English Legal System - Introduction to the English Legal System (Part 2)

Supremacy of Parliament

The supremacy of Parliament is the second fundamental principle of the British constitution, also called the parliamentary sovereignty. This states that the Parliament is the highest source of English law.

Dicey used ‘sovereignty’ to describe the concept of the ‘power of law-making unrestricted by any legal limit’ and described the principle as meaning:

[N]either more nor less than this, namely, that Parliament thus defined has, under the English constitution, the right to make or unmake any law whatsoever, and further, that no person or body is recognised by the law of England as having the right to override or set aside the legislation of Parliament.

Therefore the law must be applied by the courts as long as it has been passed in accordance with the parliamentary procedure rules. Parliamentary supremacy is an unusual approach in democratic countries. The reasoning behind the supremacy of the Parliament is that it is democratically elected.

The Effect of Membership of the European Union on Parliamentary Sovereignty

• The Human Rights Act 1998 (came into force in October 2000) incorporates the European Convention on Human Rights into the domestic law but does not give the convention superiority over English law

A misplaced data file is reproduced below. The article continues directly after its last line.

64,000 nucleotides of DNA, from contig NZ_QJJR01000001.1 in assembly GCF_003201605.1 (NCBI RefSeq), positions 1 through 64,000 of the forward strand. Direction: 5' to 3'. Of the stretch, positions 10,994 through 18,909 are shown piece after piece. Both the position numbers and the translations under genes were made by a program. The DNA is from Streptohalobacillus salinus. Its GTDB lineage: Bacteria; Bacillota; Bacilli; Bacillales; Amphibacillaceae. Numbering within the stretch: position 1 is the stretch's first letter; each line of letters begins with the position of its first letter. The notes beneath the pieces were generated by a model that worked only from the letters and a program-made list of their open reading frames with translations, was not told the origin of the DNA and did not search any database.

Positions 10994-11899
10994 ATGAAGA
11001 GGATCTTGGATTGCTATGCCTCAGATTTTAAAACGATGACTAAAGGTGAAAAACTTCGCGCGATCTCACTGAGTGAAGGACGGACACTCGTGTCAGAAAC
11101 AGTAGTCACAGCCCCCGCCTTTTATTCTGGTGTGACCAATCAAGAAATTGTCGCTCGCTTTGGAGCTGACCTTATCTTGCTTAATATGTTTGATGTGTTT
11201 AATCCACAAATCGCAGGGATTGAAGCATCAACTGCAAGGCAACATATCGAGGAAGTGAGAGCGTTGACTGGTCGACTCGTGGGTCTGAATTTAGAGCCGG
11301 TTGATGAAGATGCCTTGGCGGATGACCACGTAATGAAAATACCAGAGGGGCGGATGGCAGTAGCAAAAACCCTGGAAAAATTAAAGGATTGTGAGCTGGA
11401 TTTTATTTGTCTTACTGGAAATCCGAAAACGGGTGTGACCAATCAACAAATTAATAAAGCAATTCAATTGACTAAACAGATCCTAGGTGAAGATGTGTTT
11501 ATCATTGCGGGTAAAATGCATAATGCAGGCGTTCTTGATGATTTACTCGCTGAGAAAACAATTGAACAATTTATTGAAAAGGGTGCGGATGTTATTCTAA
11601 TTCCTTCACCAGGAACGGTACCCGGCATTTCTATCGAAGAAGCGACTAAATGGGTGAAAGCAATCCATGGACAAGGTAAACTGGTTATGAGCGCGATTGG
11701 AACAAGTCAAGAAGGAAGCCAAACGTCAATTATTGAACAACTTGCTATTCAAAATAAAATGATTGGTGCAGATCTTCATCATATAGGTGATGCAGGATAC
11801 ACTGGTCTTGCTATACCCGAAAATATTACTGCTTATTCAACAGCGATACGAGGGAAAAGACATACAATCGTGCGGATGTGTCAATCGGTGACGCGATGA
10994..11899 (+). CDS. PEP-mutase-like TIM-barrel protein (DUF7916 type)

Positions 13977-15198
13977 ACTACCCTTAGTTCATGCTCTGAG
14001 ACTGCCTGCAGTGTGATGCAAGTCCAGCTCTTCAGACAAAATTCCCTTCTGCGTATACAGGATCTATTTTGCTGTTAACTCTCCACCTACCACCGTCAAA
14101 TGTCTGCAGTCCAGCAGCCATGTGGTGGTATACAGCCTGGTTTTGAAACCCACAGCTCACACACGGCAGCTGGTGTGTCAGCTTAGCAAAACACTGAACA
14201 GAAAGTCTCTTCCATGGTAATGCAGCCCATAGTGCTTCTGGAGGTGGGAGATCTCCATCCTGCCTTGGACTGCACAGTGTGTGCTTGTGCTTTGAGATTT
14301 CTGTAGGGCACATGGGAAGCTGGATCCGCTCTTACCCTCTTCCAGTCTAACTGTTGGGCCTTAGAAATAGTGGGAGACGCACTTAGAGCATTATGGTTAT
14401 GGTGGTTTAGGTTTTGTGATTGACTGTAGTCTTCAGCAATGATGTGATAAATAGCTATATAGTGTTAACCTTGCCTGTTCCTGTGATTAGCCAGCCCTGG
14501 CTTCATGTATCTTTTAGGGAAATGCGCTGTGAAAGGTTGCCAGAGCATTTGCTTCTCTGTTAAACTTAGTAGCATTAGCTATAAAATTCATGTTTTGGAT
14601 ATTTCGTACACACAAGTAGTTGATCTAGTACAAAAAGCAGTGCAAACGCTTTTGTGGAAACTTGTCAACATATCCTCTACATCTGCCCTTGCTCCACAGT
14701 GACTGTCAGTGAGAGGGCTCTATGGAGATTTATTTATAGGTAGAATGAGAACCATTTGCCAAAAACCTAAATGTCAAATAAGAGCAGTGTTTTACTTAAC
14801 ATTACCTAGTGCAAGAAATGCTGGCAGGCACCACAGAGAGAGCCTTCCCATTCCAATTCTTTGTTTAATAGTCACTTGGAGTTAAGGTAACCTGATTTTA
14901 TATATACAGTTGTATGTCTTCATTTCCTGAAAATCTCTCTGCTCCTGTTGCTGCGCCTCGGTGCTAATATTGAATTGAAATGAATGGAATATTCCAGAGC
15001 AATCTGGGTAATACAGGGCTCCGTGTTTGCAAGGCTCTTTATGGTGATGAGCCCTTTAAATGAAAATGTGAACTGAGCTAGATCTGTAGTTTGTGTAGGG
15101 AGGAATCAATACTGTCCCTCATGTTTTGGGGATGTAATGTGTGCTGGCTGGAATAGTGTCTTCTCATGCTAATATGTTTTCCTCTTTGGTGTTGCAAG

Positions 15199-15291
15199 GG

• The membership of Britain in the European Union affects the Parliamentary supremacy by giving EU law precedence in the specific subject it can make law

• In the subject areas are not covered by the European Union, the Parliament remains supreme

Rule of Law

The third basic principle of the British constitution is the Rule of Law. This principle is developed from the writings of 19th century writer Dicey who stated that there are three (3) elements to this principle;

1. Nobody should be punished by the state if they had not broken the law

2. One law should govern everyone – citizens and state officials

3. Rights of individuals should not be secured in a written constitution but by the decisions of judges in ordinary law

Today the importance of the concept of rule of law is combination of these three (3) elements forming the principle that the state may use its powers only according to agreed rules.

Constitutional Reform in the UK

The UK constitution evolved through the centuries into the form that is currently studied today, however Professor King has stated:

Although few people seem to have noticed the fact, the truth is that the United Kingdom’s constitution changed more between 1970 and 2000, and especially between 1997 and 2000, than during any comparable period since at least the middle of 18th Century.

Professor King identified 12 areas of change that occurred during this period. Professor Bogdanor has expanded this list to 15. Significant changes include the UKs membership of the EU, devolution and the establishment of a Supreme Court and changes in the role of Lord Chancellor. The impact of these events is still to be seen in full, and more changes are still likely to happen.
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